Perspective: The Need for Secure Applications
Here are some scary numbers from the latest Symantec Internet Security Threat Report (Trends for July-December 2006, published in March 2007):
- Symantec documented 2,526 vulnerabilities, 73 percent of which the company classified as high or medium severity.
- 66 percent of the vulnerabilities affected Web applications.
- 79 percent of the vulnerabilities were considered to be easily exploitable.
- 77 percent of the easily exploitable vulnerabilities affected Web applications; 7 percent affected servers.
- 94 percent of the easily exploitable vulnerabilities were remotely exploitable.
The Symantec data also showed that 56 percent of exploit code was released less than a week after a vulnerability was published, but enterprise vendors took an average of 47 days to release patches for vulnerabilities. You can read the Internet Security Threat Report at http://www.symantec.com/threatreport.
Why are there so many bugs in application code? Michael Sutton, security evangelist at SPI Dynamics, recently told me, "We've never asked programmers to develop secure code—we've asked them for features and to deliver code on time. Now we're changing that, and it's a tall order." SPI Dynamics is working with The SANS Institute on a recently announced SANS initiative to develop secure coding assessment and certification exams that developers can take to gain Global Information Assurance Certification (GIAC) Secure Software Professional (GSSP) status or simply to find out where they might have holes in their knowledge or skills.
The four exams cover C/C++, Java/Java 2 Enterprise Edition (J2EE), Perl/PHP, and .NET/Active Server Pages (ASP) and are designed to measure a programmer's expertise in finding and correcting problems in code that could lead to security vulnerabilities. Developers will be able to take the exams in a proctored setting (typically at a university or community college) to receive the GSSP designation or online to test their skills unofficially. Large companies such as Symantec, Juniper Networks, Siemens, and Tata Consultancy Services have helped devise the tests and will use them to train and test their developers. You can find out more about the exams at http://www.sans-ssi.org/.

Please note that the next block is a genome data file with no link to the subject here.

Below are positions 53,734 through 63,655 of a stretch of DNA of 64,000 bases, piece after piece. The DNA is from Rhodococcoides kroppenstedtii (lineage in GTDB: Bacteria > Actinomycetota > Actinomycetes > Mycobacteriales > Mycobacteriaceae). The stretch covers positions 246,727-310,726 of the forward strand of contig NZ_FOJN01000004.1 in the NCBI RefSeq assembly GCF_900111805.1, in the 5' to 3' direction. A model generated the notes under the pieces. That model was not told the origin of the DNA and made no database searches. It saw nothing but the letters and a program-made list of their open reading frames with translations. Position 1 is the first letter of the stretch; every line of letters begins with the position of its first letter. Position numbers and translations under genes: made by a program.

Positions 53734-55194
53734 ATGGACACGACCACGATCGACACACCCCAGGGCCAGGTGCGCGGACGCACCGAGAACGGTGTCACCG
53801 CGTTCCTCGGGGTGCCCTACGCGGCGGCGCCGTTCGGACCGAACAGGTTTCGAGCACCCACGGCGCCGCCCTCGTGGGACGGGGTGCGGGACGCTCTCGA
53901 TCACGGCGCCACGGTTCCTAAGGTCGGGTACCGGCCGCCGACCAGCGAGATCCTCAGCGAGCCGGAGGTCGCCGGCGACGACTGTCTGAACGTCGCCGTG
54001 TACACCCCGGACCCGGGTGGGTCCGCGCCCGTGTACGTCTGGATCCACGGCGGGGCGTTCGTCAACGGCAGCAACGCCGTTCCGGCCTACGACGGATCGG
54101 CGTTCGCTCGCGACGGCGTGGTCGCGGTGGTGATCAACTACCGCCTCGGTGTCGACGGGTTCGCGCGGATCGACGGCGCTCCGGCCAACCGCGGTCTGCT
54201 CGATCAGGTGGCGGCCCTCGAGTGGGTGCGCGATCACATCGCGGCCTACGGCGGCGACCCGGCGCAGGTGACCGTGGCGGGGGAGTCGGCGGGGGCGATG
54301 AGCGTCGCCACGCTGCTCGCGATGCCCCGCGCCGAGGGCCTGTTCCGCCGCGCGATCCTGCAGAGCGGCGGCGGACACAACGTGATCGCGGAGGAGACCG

With these large companies and their teams of programmers on board to learn secure-programming practices, we can hope that we'll soon see a new era of more secure applications. But that doesn't mean vigilance isn't still in order for security administrators. Patching applications and hardening servers will probably always be on your list of things to do. To help you identify and fix potential problems with PHP in particular, check out these recent Security UPDATE email newsletter columns, which point to resources for securing PHP:
—Renee Munshi, Security Pro VIP Editor
Microsoft Launches Forefront Client Security
Yesterday, Microsoft announced the release to manufacturing of its antivirus and antispyware solution for desktops, laptops, and server systems. The company says Forefront Client Security will be available for purchase July 1.
Forefront Client Security, which includes an agent component and a management console, uses the same anti-malware technology (scanning engine and malware definition updates) as Windows Live OneCare and Windows Defender. This technology is supplied by the Microsoft Malware Protection Center, a new Microsoft group responsible for researching and responding to emerging threats. As I write this, the Malware Protection Center Web site doesn't seem quite operational, but the beta version might be working by the time you read this. You can check it out at http://www.microsoft.com/security/portal.
Forefront Client Security is available on a subscription basis and is priced starting at $1.06 per month for the security agent and $205.66 per month for the management console.
For more information about Forefront Client Security on our Web site, go to:
"Microsoft Security Comes to the Forefront" (brief introductory article)
"The Inside Story on Forefront Vista and XP Security" (podcast interview with Josue Fontanez, Microsoft senior product manager)
"Forefront Client Security" (detailed article about the public beta—you'll need to be a Windows IT Pro subscriber to read this one)
April 2007 Articles in Print-Friendly Format
If you're someone who prefers your newsletters in printed form, check out this .zip file. It contains all the security articles (in .pdf format) and code posted on the Security Pro VIP Web site in April. Print and enjoy!
Coming this Month
"Enterprise Event Logging for SMBs" by John Howie
These event log collection and management tools might have been designed as enterprise solutions, but SMBs with extensive logging needs will want to explore these products.
This article is now live on the Web.
"Vista's ActiveX Installer" by Russell Smith
Used in conjunction with Group Policy, this new service gives you authority over which ActiveX controls least-privileged users can install.
Coming May 10.
Toolbox: "Icacls" by Jeff Fellinge
Icacls is the new and improved version of the Cacls tool. Use this command-line tool to audit, modify, save, and restore file permissions.
Coming May 17.
Randy Franklin Smith answers your Windows security questions.
Coming May 24.
Reader to Reader: "Tips to Secure Your Backup Tapes" by Gregory W. Smith
As part of your disaster-recovery plan, you regularly perform full backups of your data and store the backups offsite. Here are some tips to make sure those backups are as secure as possible.
Coming May 24.
New on the Security Pro VIP Forum
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